Plastic waste is a serious issue for the legal cannabis industry, but one pot shop in Canada has come up with a plan to help stem the tide of nonrecyclable trash.
The Niagara Herbalist, an independently-owned adult-use dispensary in St. Catharines, Ontario, just launched a buyback program for used weed packaging. The store now offers customers a store credit of 10 Canadian cents for glass jars or bottles, and 5 cents for recyclable weed packaging, including plastic pre-roll or vape containers and other plastic and cardboard material.
“Cannabis packaging is a problem,” said Niagara Herbalist co-owner Kevin Trethowan to MJBizDaily. “Right from day one, there’s been so much of it... The problem is that so many of the products in the cannabis industry, not all of them are recyclable. Some of the plastics may look like they can be recycled, but they can’t.”
Trethowan explained that customers end up tossing all plastic weed packaging “into their recycling bin, and when they get to the facility for sorting, you have tons of products which can’t be recycled.” Having to re-sort products to separate recyclable and nonrecyclable plastics adds a lot of time and cost for recycling services, “and all of the containers that can’t be recycled go into a landfill.”
To help stop these products from ending up in landfills, the store has begun accepting nonrecyclable plastic cannabis containers and trying to find ways to repurpose them. The new program, which took more than a year to fully implement, was developed with the assistance of Niagara College’s Environmental Management and Assessment program.
Health Canada keeps extensive records of the country's legal weed production, sales, and use, but does not track the amount of plastic being used to package these products. Independent analyses have estimated that Canada's legal pot industry uses more than 10,000 tons of plastic packaging, though, and a lot of that plastic ends up in the trash.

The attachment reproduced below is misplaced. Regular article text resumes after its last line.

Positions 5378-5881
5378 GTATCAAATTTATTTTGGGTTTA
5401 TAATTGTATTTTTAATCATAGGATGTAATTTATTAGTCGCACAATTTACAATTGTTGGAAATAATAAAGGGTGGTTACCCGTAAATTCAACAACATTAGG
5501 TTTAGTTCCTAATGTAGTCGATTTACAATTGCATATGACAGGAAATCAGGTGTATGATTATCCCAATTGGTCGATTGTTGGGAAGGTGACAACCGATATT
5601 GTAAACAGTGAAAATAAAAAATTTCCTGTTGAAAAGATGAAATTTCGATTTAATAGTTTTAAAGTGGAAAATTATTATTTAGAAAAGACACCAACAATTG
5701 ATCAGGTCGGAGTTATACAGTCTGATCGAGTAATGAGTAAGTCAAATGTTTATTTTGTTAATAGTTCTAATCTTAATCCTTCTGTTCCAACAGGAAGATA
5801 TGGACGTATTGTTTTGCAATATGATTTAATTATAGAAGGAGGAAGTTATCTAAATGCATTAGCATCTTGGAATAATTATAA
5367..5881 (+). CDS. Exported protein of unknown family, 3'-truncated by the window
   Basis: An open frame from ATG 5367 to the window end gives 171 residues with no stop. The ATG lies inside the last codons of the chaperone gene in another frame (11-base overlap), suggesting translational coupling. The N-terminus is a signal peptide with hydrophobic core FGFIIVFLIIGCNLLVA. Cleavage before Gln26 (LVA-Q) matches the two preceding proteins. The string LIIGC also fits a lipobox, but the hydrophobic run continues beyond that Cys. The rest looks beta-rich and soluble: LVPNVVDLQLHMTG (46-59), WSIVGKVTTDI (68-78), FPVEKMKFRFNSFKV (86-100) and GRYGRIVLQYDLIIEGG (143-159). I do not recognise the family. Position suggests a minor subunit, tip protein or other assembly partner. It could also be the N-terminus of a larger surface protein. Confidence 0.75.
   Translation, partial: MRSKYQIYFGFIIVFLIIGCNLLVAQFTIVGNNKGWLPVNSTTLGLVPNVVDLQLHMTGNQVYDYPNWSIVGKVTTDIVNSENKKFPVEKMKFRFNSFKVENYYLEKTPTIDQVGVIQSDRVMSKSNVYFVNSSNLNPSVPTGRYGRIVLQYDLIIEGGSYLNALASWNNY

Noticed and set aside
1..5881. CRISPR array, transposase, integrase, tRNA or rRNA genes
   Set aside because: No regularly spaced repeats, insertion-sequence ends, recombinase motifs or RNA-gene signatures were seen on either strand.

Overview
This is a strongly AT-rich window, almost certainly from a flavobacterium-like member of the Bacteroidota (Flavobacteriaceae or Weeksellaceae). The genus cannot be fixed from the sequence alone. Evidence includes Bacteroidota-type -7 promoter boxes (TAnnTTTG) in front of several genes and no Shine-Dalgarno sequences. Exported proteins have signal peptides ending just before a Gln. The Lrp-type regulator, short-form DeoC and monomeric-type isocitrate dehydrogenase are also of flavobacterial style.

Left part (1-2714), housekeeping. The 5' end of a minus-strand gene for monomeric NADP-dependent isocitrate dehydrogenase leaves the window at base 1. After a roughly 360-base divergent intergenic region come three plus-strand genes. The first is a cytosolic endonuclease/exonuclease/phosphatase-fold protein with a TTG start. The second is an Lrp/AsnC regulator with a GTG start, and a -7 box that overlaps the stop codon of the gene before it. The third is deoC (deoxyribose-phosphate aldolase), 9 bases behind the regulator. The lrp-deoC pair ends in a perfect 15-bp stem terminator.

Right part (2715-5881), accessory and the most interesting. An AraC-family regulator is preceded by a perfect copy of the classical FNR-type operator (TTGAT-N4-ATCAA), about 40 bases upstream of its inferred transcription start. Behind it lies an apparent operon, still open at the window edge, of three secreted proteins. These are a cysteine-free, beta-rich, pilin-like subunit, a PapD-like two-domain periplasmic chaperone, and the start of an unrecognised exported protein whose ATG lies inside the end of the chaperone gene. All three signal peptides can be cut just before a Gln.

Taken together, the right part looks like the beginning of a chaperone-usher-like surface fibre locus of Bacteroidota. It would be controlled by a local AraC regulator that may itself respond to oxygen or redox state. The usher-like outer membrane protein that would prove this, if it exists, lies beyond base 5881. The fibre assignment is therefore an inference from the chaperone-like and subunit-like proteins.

Although most legal weed producers would prefer to offer more environmentally-friendly solutions, Canada's adult-use law requires that every legal weed product be placed in an individual childproof package. To comply with these regulations, cannabis products are sold in thick, plastic packaging, and most are also boxed in a second layer of cardboard. Thousands of Canadians have petitioned the government to either create a recycling solution or relax their packaging rules, but officials have yet to implement any serious changes.
Canada is not alone in its cannabis waste problem. Every US adult-use state has its own laws mandating childproof packaging, and many businesses end up using nonrecyclable plastic containers in order to save money. The US legal weed industry reportedly produces about 150 million tons of waste every year, and few states have stepped up to resolve this serious issue. New York lawmakers have proposed a new bill that would mandate recycling solutions for the state’s new adult-use market, but it remains to be seen whether this proposal will ever become law.
Meanwhile, some companies are attempting to solve the problem by creating cannabis packaging from cannabis itself. A Denver-based company is using industrial hemp to create renewable bioplastics, compostable alternatives to plastic weed packaging, and other companies will hopefully follow suit.